Tax Optimization in 2023: Last-Minute Year-End Moves

As the year draws to a close, and with only a few weeks left in 2023, there are last-minute moves you can make to reduce your tax liability and maximize your savings.

Charitable Giving Strategies

When it comes to tax optimization, charitable giving can be a powerful tool. Here are two strategies that can help taxpayers make the most of their charitable donations:

Donor-Advised Funds

One strategy for charitable giving is to use a donor-advised fund (DAF). A DAF is a charitable investment account that allows taxpayers to make a charitable contribution, receive an immediate tax deduction, and then recommend grants from the fund to their favorite charities over time.

Talk with your tax advisor about whether it makes sense to contribute this year or plan for 2024.   Your current higher standard deduction may be more beneficial for your household.

Tips to make the best of charitable contributions: 

       Bunch your charitable contributions. This involves making two or three years’ worth of charitable contributions in a single year in order to exceed the standard deduction and itemize deductions on their tax returns.

For example, if you typically donate $5,000 per year to charity, you could instead donate $15,000 in a single year and then skip donations for the next two years. This would allow you to itemize deductions in the year of the large donation and then take the standard deduction in the following years.

Bunching Deductible Expenses

Add up all your deductible expenses (I.e., qualified medical, homeowner’s deductions, and charitable donations) in one year.  You may benefit from itemizing your deductions over taking the standard deduction. 

For example, if you donate $5,000 2023 to a qualified charity, spend $10,000 in qualified medical expenses, and have deductible expenses on your home, these could add up to a larger deduction than if you were to take the $13,850 standard deduction in 2023.

Harvesting Tax Losses

One way to reduce your tax bill is to “harvest” tax losses. This involves selling investments that have lost value so you can use those losses to offset gains in other investments.

Note: There are rules around tax loss harvesting, including the “wash sale” rule, which prohibits investors from buying a “substantially identical” security within 30 days of selling the original security.

Maximizing Retirement Contributions

Traditional IRA Contributions (not to confuse with Roth IRAs)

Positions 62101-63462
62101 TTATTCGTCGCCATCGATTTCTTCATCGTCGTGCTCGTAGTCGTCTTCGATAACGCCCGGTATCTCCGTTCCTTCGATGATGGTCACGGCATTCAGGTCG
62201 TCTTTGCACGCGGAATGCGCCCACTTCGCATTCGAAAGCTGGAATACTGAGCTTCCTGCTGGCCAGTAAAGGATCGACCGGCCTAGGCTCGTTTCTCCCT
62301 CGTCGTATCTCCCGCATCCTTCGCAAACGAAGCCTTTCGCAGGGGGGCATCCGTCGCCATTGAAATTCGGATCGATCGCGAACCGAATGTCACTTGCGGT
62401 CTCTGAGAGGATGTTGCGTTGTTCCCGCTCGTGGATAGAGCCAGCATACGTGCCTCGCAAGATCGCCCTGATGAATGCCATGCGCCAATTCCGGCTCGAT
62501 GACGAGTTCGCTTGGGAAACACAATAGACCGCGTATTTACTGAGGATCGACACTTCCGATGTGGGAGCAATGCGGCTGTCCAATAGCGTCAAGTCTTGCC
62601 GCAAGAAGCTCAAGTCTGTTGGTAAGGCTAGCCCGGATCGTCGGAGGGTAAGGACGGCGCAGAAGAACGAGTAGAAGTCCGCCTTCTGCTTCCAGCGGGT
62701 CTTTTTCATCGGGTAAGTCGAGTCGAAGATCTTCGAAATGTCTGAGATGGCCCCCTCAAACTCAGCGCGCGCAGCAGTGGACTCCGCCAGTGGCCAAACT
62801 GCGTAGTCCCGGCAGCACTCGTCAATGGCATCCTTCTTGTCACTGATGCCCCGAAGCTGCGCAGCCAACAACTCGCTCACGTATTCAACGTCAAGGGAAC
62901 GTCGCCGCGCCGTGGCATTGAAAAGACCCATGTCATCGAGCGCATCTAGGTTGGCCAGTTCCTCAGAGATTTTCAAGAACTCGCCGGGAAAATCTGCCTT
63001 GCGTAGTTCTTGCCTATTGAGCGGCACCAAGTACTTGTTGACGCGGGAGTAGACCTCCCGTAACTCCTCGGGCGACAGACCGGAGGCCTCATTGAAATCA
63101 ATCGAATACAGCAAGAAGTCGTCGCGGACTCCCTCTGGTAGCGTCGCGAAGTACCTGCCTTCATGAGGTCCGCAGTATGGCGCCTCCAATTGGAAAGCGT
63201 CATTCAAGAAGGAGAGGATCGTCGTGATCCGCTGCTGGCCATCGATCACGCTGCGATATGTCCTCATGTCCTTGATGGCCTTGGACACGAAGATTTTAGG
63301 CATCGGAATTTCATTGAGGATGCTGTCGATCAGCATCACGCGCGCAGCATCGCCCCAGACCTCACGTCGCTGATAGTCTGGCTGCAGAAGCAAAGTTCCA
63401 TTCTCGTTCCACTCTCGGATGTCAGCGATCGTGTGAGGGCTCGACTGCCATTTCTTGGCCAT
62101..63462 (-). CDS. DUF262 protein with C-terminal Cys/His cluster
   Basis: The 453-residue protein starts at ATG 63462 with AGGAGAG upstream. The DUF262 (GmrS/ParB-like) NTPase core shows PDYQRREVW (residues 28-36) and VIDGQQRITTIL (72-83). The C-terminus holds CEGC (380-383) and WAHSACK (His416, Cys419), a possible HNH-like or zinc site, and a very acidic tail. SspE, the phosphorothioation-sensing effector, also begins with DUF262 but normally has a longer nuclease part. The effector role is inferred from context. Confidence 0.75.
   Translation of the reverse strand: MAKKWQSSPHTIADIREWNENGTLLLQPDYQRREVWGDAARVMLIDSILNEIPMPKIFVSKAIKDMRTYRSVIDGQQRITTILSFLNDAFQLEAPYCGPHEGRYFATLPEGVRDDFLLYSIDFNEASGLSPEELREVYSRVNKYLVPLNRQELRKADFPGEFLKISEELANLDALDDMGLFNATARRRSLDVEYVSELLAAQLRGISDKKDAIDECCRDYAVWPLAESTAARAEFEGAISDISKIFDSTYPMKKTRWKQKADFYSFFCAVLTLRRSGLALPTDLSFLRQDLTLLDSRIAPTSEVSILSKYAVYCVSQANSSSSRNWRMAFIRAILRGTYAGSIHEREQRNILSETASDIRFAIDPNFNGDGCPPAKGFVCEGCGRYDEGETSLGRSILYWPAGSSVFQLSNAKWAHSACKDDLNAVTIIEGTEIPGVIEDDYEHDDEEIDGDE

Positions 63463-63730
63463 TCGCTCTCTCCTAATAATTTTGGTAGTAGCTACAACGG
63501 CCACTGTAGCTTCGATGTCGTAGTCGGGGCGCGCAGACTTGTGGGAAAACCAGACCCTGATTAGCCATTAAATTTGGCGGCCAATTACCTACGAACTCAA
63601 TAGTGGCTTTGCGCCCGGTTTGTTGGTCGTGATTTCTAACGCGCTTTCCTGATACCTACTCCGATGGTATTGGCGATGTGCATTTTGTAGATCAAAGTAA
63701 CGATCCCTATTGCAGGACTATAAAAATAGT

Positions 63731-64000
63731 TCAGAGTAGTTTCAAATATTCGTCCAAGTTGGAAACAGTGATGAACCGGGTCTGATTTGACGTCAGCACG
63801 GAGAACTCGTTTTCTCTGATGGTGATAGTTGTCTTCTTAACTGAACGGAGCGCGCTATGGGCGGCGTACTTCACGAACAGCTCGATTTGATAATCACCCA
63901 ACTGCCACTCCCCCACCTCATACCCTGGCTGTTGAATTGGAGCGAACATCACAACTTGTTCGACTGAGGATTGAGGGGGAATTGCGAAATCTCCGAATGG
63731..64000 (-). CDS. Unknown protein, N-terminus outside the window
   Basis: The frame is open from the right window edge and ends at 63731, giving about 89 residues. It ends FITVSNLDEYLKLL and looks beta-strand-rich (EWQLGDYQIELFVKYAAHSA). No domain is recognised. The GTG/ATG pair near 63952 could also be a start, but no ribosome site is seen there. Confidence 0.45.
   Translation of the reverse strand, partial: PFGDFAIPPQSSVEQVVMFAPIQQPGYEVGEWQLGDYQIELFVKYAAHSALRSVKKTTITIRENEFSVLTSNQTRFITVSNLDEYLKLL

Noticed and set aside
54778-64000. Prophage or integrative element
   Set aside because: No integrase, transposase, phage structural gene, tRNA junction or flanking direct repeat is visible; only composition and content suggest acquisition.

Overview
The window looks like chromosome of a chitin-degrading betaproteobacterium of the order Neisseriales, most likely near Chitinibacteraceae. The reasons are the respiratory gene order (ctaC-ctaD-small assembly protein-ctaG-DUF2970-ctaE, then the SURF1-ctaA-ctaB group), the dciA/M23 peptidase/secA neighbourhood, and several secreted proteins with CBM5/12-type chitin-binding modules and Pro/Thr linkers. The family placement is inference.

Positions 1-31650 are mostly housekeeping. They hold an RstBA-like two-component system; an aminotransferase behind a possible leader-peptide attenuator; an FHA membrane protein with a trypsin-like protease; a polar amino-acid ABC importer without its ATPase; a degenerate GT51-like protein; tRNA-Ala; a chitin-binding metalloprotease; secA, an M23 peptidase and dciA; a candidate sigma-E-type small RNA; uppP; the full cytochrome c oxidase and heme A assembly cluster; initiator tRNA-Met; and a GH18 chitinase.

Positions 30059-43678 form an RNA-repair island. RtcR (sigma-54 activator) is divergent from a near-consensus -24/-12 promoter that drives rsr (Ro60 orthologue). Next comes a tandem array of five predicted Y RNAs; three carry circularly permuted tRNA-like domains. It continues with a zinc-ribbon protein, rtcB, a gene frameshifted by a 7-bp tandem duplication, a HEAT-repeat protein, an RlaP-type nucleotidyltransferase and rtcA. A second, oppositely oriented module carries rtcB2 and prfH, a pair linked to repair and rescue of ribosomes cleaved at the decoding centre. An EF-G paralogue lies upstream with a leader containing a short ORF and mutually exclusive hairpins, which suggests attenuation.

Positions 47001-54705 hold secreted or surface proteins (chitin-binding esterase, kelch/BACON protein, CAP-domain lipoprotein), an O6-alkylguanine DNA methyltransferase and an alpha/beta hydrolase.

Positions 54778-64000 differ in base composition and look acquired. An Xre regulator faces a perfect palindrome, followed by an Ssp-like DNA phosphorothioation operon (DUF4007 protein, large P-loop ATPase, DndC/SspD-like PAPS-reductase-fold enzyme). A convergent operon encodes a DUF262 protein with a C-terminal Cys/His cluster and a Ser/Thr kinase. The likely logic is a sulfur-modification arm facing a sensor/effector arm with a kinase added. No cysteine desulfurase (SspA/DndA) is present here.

Contributing to a traditional IRA can be a great way to reduce taxable income and increase retirement savings. In 2023, the maximum contribution limit for an IRA is $6,500, $7,500 for those over 50.

Note: Traditional IRAs have income limits to be deductible. The good news is that you can contribute to these plans by April 15, 2024. This means you can find your Modified Adjusted Gross Income before making your contribution for TY 2023. I encourage you to have a conversation with your tax advisor about this opportunity.


Tax Moves for Business Owners

As the year draws to a close, business owners have a number of last-minute tax optimization moves they can make to reduce their tax liability. Here are two options to consider:

Equipment Purchases

One option for business owners looking to reduce their tax liability is to purchase new equipment before the end of the year. By doing so, you can take advantage of the Section 179 deduction, which allows you to deduct the full cost of qualifying equipment purchases in the year they are placed in service. The maximum deduction for 2023 is $1,160,000 ($1,220,000 for 2024). Please consult your tax advisor about qualifying expenses and the phase-out threshold.

Qualified Business Income Deduction

Business owners can use the Qualified Business Income (QBI) deduction. This deduction allows eligible taxpayers to deduct up to 20% of their qualified business income from a partnership, S corporation, or sole proprietorship. To qualify, the business must be a qualified trade or business, and the owner must meet certain income thresholds.

Overall, business owners have several options to consider regarding year-end tax optimization.

By taking advantage of these opportunities, you can reduce your tax liability and keep more of your hard-earned money.

Rosario Chacón is a Certified Financial Planner™ and an Enrolled Agent. This information is provided for educational purposes and should not be considered advice.  Please consult your tax adviser regarding your personal situation.​​

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The information contained herein is intended to be used for educational purposes only and is not exhaustive. Diversification and/or any strategy that may be discussed does not guarantee against investment losses but are intended to help manage risk and return. If applicable, historical discussions and/or opinions are not predictive of future events. The content is presented in good faith and has been drawn from sources believed to be reliable. The content is not intended to be legal, tax or financial advice. Please consult a legal, tax or financial professional for information specific to your individual situation.

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